The Secret History
by Donna Tartt
Length: 559 Pages
First Published: April 13, 2004
Under the influence of their charismatic classics professor, a group of clever, eccentric misfits at an elite New England college discover a way of thinking and living that is a world away from the humdrum existence of their contemporaries. But when they go beyond the boundaries of normal morality they slip gradually from obsession to corruption and betrayal, and at last – inexorably – into evil.
It’s a very Greek idea, and a very profound one. Beauty is terror. Whatever we call beautiful, we quiver before it. And what could be more terrifying and beautiful, to souls like the Greeks or our own, than to lose control completely? To throw off the chains of being for an instant, to shatter the accident of our mortal selves?
The Secret History opens with a murder, but this is not a mystery novel. We know who has died and who has committed the murder from the very beginning. What we don’t know is why. From that opening scene, Tartt then backs up to take us through the events which led up to the murder.
Richard, our protagonist, is a college student with seemingly no idea what he wants to do with his life. When we join his story, he is in the process of changing majors for the second time. He wants to study classics. He seems to have no particularly strong affinity for classics, but digs his heels into this path when his adviser tells him how difficult it will be to get the college’s classics professor to allow him into his classes. The professor is an eccentric old man and extremely picky about accepting any new students.
A lot of the negative reviews for this book seem to be fixated on the fact that it’s filled with terrible people. Richard and his newfound friends in the classics program are all unbearably pretentious. They look down on the other students in the college, take great pride in speaking Greek around the other students so no one else can understand them, and just generally act like self-absorbed asses. Yes, this can be grating, but I don’t think Tartt wrote The Secret History expecting us to like these characters. After all, the story does open with them murdering someone and then backtracks so that we are treated to their justification of this crime in the days leading up to it. You won’t find a new fictional best friend in this book.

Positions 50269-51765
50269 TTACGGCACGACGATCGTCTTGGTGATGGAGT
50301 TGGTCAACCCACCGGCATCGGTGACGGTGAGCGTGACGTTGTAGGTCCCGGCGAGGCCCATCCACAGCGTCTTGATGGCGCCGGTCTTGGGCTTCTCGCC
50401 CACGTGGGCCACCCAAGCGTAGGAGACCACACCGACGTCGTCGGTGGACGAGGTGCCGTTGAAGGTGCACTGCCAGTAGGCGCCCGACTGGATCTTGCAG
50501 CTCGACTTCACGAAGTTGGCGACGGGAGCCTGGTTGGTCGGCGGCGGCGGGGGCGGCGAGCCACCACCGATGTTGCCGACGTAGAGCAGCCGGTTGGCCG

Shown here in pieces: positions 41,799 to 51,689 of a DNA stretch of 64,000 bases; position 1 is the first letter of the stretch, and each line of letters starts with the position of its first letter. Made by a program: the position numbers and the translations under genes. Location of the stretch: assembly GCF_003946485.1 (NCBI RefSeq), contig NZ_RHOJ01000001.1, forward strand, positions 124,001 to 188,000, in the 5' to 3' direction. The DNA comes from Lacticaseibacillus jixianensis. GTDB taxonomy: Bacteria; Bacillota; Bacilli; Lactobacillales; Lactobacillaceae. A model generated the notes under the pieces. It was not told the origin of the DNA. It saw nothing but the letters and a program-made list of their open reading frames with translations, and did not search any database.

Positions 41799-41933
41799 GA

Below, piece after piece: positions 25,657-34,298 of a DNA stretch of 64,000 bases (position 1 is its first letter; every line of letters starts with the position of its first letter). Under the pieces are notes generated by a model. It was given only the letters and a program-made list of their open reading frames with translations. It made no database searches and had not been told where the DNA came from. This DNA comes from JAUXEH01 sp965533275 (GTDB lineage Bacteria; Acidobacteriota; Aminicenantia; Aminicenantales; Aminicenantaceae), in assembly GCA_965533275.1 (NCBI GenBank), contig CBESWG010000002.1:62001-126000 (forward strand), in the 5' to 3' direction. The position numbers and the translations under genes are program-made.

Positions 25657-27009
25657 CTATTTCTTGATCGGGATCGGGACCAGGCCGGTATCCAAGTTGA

What you will find is stylistically lovely writing and an intensely interesting plot. Richard gets sucked into a cult-like atmosphere in the insular classics program. He makes note at one point about how astoundingly ignorant the other classics students are of anything outside of their area of expertise. One student reacts with surprise to find that men have walked on the moon. Their medical knowledge seems to be limited to things they learned from Hippocrates.
Richard is an unreliable narrator in that he has an agenda. Richard is remorseful, but throughout the book, he seems to be pleading with the reader for understanding, almost reminiscent of Humbert Humbert’s clumsy justifications in Lolita. The victim of the murder is shown exclusively in a negative light; this despite the fact that Richard claims to have liked him and that they were friends at one point. Surely there is something missing in his retelling of events.
I will say that it took me a little while to get invested in The Secret History. Given some of the negative reviews I’d read, I was almost inclined to give up early in the story. The payoff, however, was more than worth the slow beginning.
Why does that obstinate little voice in our heads torment us so? Could it be because it reminds us that we are alive, of our mortality, of our individual souls – which, after all, we are too afraid to surrender but yet make us feel more miserable than any other thing? It is a terrible thing to learn as a child that one is a being separate from the world, that no one and no thing hurts along with one’s burned tongues and skinned knees, that one’s aches and pains are all one’s own. Even more terrible, as we grow older, to learn that no person, no matter how beloved, can ever truly understand us. Our own selves make us most unhappy, and that’s why we’re so anxious to lose them, don’t you think?
Thank you for reading! Have you read The Secret History? Please share your thoughts in the comments!